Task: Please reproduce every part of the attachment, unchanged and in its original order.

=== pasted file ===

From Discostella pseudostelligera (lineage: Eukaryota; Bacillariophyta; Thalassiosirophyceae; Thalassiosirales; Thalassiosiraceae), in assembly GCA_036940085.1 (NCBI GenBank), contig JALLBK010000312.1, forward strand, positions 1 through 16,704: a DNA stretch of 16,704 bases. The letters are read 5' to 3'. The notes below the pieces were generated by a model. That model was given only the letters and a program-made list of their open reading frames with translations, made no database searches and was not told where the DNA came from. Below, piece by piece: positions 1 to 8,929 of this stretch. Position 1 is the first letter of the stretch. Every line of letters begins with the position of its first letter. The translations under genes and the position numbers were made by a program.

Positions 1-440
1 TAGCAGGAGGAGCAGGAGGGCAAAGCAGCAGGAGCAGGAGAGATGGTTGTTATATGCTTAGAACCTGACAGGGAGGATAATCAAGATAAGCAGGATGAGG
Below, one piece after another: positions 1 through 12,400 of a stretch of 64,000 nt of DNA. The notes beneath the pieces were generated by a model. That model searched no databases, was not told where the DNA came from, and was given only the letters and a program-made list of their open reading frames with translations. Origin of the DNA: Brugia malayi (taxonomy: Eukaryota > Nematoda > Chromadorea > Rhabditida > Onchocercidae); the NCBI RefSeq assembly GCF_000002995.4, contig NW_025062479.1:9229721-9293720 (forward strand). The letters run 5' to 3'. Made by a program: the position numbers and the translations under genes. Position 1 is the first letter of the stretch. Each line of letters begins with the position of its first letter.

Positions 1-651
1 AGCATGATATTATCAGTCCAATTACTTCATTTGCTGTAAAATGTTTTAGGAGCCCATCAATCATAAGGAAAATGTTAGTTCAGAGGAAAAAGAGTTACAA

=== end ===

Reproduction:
From Discostella pseudostelligera (lineage: Eukaryota; Bacillariophyta; Thalassiosirophyceae; Thalassiosirales; Thalassiosiraceae), in assembly GCA_036940085.1 (NCBI GenBank), contig JALLBK010000312.1, forward strand, positions 1 through 16,704: a DNA stretch of 16,704 bases. The letters are read 5' to 3'. The notes below the pieces were generated by a model. That model was given only the letters and a program-made list of their open reading frames with translations, made no database searches and was not told where the DNA came from. Below, piece by piece: positions 1 to 8,929 of this stretch. Position 1 is the first letter of the stretch. Every line of letters begins with the position of its first letter. The translations under genes and the position numbers were made by a program.

Positions 1-440
1 TAGCAGGAGGAGCAGGAGGGCAAAGCAGCAGGAGCAGGAGAGATGGTTGTTATATGCTTAGAACCTGACAGGGAGGATAATCAAGATAAGCAGGATGAGG
Below, one piece after another: positions 1 through 12,400 of a stretch of 64,000 nt of DNA. The notes beneath the pieces were generated by a model. That model searched no databases, was not told where the DNA came from, and was given only the letters and a program-made list of their open reading frames with translations. Origin of the DNA: Brugia malayi (taxonomy: Eukaryota > Nematoda > Chromadorea > Rhabditida > Onchocercidae); the NCBI RefSeq assembly GCF_000002995.4, contig NW_025062479.1:9229721-9293720 (forward strand). The letters run 5' to 3'. Made by a program: the position numbers and the translations under genes. Position 1 is the first letter of the stretch. Each line of letters begins with the position of its first letter.

Positions 1-651
1 AGCATGATATTATCAGTCCAATTACTTCATTTGCTGTAAAATGTTTTAGGAGCCCATCAATCATAAGGAAAATGTTAGTTCAGAGGAAAAAGAGTTACAA